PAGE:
Electronic health records (EHR) are tremendously valuable in retaining and exchanging patient data. When they use them, health care providers have to remember their responsibilities. The Health Insurance Portability and Accountability Act (HIPAA) and the Health Information Technology for Economic and Clinical Health Act (HITECH) impose strict requirements for security and privacy.
The Office for Civil Rights (OCR) has imposed penalties as high as $16 million on negligent healthcare organizations.  The amounts are based on the amount of information breached and the degree of culpability. If your organization has solid security practices, it's unlikely to be fined.
Health IT policy enforcement falls under the Office of the National Coordinator for Health Information Technology. In addition to enforcement, the office provides valuable information on its website. 
The two key sets of requirements are the HIPAA Security Rule and the Privacy Rule. They specify the conditions under which you can disclose protected health information and how you have to safeguard it. They don't mandate specific technologies, but you need to maintain a strong level of protection.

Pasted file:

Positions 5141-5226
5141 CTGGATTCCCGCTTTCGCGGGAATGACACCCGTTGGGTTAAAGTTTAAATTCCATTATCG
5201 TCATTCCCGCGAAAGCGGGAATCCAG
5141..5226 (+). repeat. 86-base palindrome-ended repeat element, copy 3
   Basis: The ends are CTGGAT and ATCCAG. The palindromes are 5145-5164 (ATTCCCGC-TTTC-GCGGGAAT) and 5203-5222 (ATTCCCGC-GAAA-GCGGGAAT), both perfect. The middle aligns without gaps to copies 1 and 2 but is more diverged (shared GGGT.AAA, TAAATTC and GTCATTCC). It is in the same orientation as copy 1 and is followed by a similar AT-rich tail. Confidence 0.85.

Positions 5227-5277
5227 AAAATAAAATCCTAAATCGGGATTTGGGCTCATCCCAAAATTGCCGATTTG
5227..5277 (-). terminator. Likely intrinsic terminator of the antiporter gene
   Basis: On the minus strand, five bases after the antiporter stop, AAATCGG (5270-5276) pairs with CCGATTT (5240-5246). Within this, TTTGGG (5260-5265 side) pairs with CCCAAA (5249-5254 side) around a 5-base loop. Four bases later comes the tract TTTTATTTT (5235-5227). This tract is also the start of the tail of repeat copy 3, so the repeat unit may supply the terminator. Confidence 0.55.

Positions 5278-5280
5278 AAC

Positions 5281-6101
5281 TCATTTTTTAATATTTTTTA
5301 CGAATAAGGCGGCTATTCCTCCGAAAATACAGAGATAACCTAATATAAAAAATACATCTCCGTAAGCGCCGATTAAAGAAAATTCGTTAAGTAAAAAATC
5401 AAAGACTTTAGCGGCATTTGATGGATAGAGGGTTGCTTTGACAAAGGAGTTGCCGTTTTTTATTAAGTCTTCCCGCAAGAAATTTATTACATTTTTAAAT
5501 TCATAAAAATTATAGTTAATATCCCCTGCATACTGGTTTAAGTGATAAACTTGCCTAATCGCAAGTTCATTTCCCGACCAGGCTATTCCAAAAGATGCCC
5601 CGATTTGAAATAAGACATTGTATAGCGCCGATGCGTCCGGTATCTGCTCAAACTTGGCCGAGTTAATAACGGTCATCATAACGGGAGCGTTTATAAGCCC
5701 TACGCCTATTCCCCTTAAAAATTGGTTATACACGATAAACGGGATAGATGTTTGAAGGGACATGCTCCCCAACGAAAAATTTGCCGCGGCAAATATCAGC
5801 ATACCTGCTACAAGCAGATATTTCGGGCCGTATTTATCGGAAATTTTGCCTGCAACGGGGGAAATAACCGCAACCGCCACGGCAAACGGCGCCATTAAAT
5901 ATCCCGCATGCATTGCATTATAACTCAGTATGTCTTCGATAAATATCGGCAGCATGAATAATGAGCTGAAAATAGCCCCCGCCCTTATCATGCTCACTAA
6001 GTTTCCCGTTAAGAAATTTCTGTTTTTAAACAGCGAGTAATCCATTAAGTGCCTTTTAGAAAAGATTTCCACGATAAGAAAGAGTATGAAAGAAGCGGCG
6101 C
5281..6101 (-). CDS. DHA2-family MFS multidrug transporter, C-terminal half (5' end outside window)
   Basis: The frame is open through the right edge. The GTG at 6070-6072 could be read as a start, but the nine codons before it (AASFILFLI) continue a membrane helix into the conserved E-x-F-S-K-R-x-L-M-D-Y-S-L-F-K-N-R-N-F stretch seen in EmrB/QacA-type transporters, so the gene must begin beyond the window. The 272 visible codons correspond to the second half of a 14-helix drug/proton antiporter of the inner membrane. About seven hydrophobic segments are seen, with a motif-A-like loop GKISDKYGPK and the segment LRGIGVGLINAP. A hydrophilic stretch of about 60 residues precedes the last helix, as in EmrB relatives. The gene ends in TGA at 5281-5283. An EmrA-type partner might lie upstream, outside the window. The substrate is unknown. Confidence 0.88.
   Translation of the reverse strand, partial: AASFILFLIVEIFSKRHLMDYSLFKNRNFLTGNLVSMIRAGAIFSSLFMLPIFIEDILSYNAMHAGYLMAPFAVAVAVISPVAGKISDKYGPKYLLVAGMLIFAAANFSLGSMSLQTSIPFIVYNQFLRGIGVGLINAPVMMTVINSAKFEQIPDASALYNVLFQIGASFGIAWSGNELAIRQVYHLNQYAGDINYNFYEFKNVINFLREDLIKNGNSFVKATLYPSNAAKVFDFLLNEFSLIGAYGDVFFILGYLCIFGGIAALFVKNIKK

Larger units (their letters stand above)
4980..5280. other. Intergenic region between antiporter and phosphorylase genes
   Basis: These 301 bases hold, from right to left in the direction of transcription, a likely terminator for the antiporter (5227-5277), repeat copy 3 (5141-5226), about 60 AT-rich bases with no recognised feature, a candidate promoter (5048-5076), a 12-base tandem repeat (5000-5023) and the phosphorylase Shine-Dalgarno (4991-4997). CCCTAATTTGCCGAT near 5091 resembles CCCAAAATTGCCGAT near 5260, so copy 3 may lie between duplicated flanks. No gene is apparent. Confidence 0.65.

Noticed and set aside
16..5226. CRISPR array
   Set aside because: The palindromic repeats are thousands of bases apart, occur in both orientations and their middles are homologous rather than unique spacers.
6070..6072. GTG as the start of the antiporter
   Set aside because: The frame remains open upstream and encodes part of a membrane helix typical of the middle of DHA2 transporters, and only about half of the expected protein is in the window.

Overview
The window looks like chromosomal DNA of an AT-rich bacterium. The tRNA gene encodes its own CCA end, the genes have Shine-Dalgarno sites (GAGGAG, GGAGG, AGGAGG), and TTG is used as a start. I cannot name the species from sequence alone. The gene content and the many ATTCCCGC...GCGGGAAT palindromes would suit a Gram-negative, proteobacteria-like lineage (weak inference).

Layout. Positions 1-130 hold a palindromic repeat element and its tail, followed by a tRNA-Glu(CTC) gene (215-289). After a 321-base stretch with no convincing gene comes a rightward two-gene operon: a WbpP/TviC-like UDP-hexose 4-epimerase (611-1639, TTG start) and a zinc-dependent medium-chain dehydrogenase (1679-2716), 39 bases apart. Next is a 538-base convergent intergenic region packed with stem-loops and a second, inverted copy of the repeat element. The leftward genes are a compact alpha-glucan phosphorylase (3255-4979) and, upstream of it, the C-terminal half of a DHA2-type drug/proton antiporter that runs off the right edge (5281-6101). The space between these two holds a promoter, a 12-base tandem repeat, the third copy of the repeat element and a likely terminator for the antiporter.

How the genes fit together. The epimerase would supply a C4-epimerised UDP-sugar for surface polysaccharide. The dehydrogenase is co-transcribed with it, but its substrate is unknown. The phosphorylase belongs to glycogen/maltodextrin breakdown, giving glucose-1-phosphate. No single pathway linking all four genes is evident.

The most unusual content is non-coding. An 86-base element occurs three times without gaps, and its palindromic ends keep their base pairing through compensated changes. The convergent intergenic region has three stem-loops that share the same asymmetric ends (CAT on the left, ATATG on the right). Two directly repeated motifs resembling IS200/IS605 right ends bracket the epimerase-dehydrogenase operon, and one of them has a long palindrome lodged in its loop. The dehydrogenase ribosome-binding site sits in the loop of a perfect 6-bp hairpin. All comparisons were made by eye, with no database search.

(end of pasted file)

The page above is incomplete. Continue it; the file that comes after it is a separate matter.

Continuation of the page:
The seven steps listed here give you a framework for securing electronic health data. Follow them carefully, and you'll have a high level of protection. These steps are:
The starting point is to determine your level of risk and identify the pressing issues. The risks include not only electronic ones but human factors. An analysis will address these questions:
The analysis lets you set priorities. You should address the most serious concerns first, then move to the less urgent ones. The balance between patient convenience and cybersecurity depends on the kind and amount of data. A hospital chain with tens of thousands of patient records needs tighter security measures than a small practice. However, no organization can afford to be sloppy with patient data.
You have to enumerate your security practices in a written policy. It serves two purposes: (1) It lets employees know what to do. (2) It documents good faith efforts if HHS investigates your organization for an incident.
Some of the items the policy should include are:
The policy needs to be updated from time to time, and employees need to know the parts that apply to their work.